I received mine in a little less than 3 months!
During the end of 2009, not much time was spent on collecting documents.

April 2010

Notarization of 4 of my documents: great-great grandfather's death certificate, great grandfather's birth certificate, mother's birth certificate, great grandparents' marriage certificate.

April 14: ordered my birth certificate, father's birth certificate, and grandmother's birth certificate

May 2010: received father's birth certificate, along with letter of exemplification

May 13: sent father's birth certificate to be notarized

To date, I have the following documents:

1. great-great grandparents' birth certificates and marriage certificates from Italy (total: 3 documents)
2. great-great grandfather's death certificate (1 document, notarized)
3. great grandfather's birth certificate (1 document, notarized)
4. great grandparents' marriage certificate (1 document, notarized)
5. grandmother's death certificate (1 document)
6. father's birth certificate (1 document, currently notarizing)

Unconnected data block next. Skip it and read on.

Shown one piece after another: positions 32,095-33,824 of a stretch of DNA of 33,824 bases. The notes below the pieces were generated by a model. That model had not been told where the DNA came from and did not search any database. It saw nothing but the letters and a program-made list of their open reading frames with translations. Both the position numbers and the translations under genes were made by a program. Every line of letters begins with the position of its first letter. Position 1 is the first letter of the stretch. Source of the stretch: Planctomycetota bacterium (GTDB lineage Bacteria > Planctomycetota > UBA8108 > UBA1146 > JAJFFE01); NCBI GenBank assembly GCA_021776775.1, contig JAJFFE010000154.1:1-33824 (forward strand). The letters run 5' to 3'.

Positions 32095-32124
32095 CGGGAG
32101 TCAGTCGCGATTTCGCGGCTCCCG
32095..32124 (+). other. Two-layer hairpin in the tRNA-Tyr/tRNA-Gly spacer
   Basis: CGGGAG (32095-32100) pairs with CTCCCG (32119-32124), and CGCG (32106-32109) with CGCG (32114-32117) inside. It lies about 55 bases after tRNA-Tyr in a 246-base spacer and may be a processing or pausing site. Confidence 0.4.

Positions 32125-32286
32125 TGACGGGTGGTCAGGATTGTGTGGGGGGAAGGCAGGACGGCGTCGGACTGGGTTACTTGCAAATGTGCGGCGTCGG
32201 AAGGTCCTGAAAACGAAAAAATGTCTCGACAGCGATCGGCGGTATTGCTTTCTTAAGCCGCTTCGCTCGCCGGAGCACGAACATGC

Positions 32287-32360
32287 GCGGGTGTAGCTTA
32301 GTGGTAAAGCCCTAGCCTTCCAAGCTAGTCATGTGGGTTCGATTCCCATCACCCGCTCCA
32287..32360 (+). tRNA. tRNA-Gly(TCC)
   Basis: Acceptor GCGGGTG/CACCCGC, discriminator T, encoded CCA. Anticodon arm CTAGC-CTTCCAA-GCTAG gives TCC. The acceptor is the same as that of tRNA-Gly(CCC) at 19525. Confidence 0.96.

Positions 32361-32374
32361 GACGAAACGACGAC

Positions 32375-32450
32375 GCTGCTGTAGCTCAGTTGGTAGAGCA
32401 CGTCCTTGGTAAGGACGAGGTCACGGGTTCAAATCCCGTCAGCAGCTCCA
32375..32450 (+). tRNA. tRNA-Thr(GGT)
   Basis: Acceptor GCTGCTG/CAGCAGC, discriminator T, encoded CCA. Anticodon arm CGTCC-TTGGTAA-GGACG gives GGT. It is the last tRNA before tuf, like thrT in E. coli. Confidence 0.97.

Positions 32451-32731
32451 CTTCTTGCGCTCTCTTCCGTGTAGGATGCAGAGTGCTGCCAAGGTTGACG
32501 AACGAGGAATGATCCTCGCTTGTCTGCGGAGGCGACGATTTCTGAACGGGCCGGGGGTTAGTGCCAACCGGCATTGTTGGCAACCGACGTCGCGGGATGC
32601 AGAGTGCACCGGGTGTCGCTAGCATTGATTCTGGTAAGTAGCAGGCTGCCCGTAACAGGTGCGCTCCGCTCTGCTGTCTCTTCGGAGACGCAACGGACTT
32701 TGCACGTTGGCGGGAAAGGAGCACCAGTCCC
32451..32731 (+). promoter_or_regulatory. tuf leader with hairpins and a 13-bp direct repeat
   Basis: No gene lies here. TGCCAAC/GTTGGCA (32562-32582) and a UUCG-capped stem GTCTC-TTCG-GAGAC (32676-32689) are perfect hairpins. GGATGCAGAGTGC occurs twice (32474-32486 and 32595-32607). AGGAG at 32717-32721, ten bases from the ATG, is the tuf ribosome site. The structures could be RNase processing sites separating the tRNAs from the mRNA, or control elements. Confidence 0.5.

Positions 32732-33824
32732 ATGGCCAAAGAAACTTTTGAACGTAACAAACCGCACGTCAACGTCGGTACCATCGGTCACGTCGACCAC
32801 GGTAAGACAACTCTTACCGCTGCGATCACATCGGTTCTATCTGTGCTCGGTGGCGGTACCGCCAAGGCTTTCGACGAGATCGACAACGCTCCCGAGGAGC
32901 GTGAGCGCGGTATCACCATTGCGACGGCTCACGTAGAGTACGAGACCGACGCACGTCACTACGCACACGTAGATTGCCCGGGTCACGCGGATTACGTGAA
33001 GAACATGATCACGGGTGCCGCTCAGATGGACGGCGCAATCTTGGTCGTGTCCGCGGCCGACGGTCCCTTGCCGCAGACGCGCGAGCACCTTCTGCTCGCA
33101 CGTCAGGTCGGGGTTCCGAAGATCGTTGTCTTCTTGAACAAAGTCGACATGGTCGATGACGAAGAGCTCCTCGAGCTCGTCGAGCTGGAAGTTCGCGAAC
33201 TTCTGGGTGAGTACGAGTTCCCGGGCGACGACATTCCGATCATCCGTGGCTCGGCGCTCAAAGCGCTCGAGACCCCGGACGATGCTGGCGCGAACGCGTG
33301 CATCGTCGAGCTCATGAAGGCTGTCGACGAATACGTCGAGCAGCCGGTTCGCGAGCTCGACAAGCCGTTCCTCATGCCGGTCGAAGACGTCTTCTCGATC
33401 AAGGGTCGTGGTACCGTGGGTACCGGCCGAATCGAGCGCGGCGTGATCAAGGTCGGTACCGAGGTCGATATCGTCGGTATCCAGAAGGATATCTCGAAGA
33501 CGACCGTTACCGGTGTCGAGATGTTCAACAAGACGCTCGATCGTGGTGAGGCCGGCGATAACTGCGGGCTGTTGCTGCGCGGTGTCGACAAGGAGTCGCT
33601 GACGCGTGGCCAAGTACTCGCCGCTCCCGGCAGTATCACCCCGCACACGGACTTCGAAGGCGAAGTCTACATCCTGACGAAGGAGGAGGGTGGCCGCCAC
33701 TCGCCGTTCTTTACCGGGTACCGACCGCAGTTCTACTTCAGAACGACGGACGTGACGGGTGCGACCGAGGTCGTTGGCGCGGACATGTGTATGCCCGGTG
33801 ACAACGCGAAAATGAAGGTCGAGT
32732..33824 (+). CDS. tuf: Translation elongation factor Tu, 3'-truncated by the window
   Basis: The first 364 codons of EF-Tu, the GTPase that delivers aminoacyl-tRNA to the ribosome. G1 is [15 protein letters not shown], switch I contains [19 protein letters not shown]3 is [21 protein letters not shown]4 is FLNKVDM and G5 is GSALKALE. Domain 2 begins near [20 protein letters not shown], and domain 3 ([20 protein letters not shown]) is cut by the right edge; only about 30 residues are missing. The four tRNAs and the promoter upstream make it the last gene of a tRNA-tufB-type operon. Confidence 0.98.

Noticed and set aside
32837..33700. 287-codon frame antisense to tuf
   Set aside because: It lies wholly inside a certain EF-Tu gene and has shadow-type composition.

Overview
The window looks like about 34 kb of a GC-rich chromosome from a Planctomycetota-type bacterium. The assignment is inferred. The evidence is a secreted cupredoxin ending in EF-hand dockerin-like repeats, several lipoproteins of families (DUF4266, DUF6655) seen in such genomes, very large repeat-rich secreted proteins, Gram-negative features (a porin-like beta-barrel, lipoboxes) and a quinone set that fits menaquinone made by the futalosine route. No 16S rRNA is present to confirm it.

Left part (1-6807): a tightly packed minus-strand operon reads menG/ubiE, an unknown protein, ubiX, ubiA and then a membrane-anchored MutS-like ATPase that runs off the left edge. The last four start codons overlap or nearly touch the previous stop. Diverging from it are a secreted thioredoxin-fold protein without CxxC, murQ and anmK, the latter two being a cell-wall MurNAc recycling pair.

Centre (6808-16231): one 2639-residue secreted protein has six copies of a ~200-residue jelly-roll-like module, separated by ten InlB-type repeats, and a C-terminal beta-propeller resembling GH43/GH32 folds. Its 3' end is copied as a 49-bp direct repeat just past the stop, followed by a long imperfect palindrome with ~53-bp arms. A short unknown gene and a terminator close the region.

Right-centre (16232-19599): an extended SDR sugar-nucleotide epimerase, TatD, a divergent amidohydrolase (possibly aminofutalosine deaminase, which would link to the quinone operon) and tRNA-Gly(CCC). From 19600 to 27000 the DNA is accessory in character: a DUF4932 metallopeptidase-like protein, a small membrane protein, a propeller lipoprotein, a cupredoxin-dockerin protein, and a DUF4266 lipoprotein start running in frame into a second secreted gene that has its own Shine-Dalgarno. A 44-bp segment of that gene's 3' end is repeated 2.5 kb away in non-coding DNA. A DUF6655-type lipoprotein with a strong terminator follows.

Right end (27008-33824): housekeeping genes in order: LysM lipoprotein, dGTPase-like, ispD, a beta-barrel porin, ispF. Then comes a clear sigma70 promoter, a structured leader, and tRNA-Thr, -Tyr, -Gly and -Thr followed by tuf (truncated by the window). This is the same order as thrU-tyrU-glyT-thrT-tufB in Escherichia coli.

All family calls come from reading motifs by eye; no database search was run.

7. mother's birth certificate ( 1 document, notarized)
8. great grandmother's certificate (1 document pending arrival)
9. USCIS letter of 'No Records'
10. NARA letter of 'No Records'

Documents still needed:

1. grandfather's birth and death certificates (2 documents)
2. parents' marriage certificate (1 document)
3. grandparents' marriage certificate (1 document)
4. Manhattan and Bronx letter of 'No Records'
5. great grandparents' death certificates (2 documents, though not important)
6. grandmother's birth certificate (1 document)

Will I be done before August 31st? Hmmm

Saturday, May 15, 2010

Citizenship Saturday: Review of Vital Chek

Has anyone used this website at all to order your documents for the dual citizenship process? If you have, please share with us your experiences in the comment section. If not, continue to read.

The first time I used Vital Chek, my mother's birth certificate was ordered. New York used to provide these strange looking certificates after the birth of a child. They were tiny black sheets, which over time, my parents' began disintegrating. Think of a carbon copy of a document! In essence, my parents were wandering around birth certificate-less. My mother's birth certificate arrived quite quickly, and she was happy to have a newer copy, which hopefully will not fall apart so easily. Since ordering her document last year, it seems as though New York has made it more difficult to acquire certificates....